Phishing can be defined simply as the act of tricking people into revealing sensitive or private information. It relies for its success on the premise that asking a large number of people for this information, will always fool at least some of those people.
Most of this activity is automated, and the targets are, as stated earlier, large numbers of Internet users. So phishing is considered an opportunistic attack, rather than the targeting of a specific person.
In a phishing attack, the attacker creates a situation where people are convinced that they are dealing with an authorized party; in this case MasterCard.
As described by MasterCard, SecureCode is a secure method for payment at thousands of online stores which uses a private code known only to the customer and the bank. Using this system offers protection against unauthorized card use online, at participating online retailers.
According to Carole Theriault, a senior security consultant at Sophos, a leading developer and vendor of security software and hardware, “MasterCard has been very successful in positioning SecureCode as the answer to online fraud.
However security experts, including Sophos, are now warning of an email phishing scam that attempts to entice MasterCard customers to signup for this service with a promise of discounts on future purchases.
The email link redirects to a site that looks very similar to the MasterCard site, where the cyber crooks then persuade the victim to input their credit card information. Sophos’ Theriault makes the point that “to the undiscerning eye, it’s almost impossible to tell this isn’t the real MasterCard site.”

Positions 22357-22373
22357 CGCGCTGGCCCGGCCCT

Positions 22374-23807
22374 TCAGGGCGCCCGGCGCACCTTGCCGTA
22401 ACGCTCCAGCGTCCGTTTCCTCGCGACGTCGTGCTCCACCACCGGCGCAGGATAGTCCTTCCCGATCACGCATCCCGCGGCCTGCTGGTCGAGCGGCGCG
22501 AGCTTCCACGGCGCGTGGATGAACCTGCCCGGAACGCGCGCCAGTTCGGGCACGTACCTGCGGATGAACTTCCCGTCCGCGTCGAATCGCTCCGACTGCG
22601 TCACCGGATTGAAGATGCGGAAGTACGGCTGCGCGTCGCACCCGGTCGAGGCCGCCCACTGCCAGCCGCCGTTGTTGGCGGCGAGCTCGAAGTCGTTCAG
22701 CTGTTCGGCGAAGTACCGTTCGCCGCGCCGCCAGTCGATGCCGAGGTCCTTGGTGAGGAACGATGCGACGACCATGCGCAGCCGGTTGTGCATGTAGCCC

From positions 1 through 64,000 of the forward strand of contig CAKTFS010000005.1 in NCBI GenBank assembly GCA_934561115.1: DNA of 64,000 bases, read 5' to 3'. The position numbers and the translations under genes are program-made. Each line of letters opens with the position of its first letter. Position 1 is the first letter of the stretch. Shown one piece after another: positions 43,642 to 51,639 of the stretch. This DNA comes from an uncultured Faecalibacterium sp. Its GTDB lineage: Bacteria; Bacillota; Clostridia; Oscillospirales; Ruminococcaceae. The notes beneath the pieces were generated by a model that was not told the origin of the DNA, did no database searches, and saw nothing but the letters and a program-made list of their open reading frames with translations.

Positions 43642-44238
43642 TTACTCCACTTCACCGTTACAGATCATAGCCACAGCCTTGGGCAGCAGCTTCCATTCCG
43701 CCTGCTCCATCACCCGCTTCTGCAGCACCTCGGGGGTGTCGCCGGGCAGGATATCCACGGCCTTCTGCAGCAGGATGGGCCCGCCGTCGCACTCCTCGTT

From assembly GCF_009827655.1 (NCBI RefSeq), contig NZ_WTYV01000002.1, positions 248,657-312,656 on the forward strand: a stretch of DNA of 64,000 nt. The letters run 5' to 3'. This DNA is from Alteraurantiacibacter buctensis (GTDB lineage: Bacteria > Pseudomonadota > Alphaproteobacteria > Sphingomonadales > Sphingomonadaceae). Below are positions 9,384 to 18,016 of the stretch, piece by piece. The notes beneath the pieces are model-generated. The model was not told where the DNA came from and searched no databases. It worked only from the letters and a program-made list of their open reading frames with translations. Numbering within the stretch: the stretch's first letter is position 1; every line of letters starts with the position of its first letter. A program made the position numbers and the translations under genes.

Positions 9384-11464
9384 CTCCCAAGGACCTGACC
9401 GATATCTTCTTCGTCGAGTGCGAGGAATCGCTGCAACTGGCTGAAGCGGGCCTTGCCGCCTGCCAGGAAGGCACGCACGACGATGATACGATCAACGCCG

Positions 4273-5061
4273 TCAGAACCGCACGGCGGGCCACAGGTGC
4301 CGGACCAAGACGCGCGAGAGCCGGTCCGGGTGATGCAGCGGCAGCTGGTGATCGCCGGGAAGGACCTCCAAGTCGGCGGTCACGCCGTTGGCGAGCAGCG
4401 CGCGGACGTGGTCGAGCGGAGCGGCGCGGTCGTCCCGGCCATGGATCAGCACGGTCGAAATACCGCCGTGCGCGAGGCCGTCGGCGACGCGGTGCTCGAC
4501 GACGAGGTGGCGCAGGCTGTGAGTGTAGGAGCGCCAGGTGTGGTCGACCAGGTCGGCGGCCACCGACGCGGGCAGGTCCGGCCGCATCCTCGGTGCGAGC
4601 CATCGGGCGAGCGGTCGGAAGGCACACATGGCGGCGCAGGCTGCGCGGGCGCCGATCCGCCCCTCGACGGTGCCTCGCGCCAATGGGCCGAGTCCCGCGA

The information obtained would then allow criminals to make fraudulent charges, or use the victim’s credentials on online services, such as eBay, Amazon and others, with little risk of being caught.
There are ways to protect your money and identity from preying cyber criminals but in the end, we all need to use a little common sense – if it seems too good to be true, it probably is.
Follow the tips below to protect yourself against these and other threats.
· Don’t open emails that come from untrusted sources.
· Don’t run files that you receive via email without making sure of their origin.
· Don’t click links in emails. If they come from a known source, type them on the browser’s address bar. If they come from an untrusted source, simply ignore them, as they could take you to a web designed to download malware onto your computer.
· Keep your computer protected. Install a security solution and keep it up-to-date. Also, before carrying out any kind of financial transaction on the Web, scan your computer with a second-opinion security solution, like NanoScan.
Elsewhere in this Blog you can download freeware anti-malware solutions that provide excellent overall security protection. Click here.
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